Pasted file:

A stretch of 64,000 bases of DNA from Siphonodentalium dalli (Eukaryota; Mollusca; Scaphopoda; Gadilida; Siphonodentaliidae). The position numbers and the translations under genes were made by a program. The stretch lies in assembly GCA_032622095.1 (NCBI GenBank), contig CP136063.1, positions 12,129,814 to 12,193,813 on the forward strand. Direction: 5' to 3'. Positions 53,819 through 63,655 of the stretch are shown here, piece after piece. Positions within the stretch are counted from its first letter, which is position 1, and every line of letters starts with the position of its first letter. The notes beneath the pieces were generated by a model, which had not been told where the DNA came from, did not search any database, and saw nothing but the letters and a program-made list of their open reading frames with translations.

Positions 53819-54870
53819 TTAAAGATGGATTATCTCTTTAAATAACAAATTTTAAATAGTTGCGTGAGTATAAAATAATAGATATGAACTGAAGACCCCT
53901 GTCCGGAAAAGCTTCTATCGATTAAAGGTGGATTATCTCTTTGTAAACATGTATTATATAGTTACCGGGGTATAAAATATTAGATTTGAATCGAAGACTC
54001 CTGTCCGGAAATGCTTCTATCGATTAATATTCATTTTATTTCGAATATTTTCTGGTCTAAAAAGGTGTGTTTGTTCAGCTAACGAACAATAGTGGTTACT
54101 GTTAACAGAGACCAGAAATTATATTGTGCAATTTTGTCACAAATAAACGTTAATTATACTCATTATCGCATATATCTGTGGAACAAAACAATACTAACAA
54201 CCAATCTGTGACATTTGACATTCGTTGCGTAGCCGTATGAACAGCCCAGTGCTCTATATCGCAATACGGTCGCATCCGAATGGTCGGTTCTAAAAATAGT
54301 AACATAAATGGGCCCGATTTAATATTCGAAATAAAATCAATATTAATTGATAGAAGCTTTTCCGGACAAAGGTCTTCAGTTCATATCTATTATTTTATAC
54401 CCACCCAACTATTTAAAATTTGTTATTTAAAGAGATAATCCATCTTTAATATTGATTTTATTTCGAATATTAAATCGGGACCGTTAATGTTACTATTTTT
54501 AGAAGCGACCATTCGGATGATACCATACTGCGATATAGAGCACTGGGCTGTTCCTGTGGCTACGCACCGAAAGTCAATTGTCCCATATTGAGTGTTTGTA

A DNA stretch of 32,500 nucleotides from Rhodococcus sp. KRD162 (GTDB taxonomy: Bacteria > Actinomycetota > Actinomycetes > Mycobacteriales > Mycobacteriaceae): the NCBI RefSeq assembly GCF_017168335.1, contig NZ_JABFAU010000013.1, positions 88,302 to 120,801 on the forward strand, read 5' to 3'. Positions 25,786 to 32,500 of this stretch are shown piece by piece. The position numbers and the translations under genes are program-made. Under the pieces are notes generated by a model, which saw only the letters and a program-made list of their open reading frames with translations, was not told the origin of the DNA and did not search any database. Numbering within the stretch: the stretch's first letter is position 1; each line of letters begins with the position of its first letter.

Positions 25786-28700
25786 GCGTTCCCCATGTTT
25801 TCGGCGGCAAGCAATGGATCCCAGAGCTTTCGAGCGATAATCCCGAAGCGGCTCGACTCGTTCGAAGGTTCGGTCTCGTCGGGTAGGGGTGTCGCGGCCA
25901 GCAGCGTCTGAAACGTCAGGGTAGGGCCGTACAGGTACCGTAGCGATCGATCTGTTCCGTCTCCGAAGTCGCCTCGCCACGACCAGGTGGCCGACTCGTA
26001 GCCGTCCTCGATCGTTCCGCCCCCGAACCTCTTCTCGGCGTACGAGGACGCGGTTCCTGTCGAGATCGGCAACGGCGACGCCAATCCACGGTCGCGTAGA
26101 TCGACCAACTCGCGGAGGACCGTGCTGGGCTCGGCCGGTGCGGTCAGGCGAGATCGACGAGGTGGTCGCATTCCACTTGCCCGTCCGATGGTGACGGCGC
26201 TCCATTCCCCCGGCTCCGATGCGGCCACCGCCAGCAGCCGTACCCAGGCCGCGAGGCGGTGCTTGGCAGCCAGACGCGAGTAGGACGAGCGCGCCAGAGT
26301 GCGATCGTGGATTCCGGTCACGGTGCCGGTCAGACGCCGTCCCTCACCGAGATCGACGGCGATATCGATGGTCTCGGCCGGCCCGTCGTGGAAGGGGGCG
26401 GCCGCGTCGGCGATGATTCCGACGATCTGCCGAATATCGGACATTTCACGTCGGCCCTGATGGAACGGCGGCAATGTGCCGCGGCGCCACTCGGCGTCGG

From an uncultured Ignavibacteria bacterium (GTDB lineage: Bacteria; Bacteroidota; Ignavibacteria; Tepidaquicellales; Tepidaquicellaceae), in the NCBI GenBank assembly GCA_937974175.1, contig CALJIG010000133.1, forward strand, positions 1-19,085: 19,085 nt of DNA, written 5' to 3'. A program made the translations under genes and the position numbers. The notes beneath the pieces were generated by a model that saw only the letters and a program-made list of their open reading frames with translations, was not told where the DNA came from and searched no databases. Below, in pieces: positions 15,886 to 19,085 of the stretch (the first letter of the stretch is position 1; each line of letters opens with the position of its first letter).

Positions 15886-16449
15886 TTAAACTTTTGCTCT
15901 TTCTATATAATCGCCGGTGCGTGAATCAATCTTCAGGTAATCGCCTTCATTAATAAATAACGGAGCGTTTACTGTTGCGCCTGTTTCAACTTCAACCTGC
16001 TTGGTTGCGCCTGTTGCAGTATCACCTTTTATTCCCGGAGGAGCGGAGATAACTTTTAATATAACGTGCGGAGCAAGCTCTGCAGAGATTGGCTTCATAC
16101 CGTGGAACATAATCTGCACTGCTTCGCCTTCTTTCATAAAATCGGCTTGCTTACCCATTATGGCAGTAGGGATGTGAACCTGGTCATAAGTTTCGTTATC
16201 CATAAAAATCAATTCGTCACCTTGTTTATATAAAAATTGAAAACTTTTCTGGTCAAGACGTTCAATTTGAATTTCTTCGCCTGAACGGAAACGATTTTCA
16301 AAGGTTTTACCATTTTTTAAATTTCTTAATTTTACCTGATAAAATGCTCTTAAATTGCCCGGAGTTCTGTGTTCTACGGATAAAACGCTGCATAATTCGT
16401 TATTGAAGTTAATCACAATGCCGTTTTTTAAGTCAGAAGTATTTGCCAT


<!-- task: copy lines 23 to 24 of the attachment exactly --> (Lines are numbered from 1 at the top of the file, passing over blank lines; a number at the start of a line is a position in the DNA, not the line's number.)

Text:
15886 TTAAACTTTTGCTCT
15901 TTCTATATAATCGCCGGTGCGTGAATCAATCTTCAGGTAATCGCCTTCATTAATAAATAACGGAGCGTTTACTGTTGCGCCTGTTTCAACTTCAACCTGC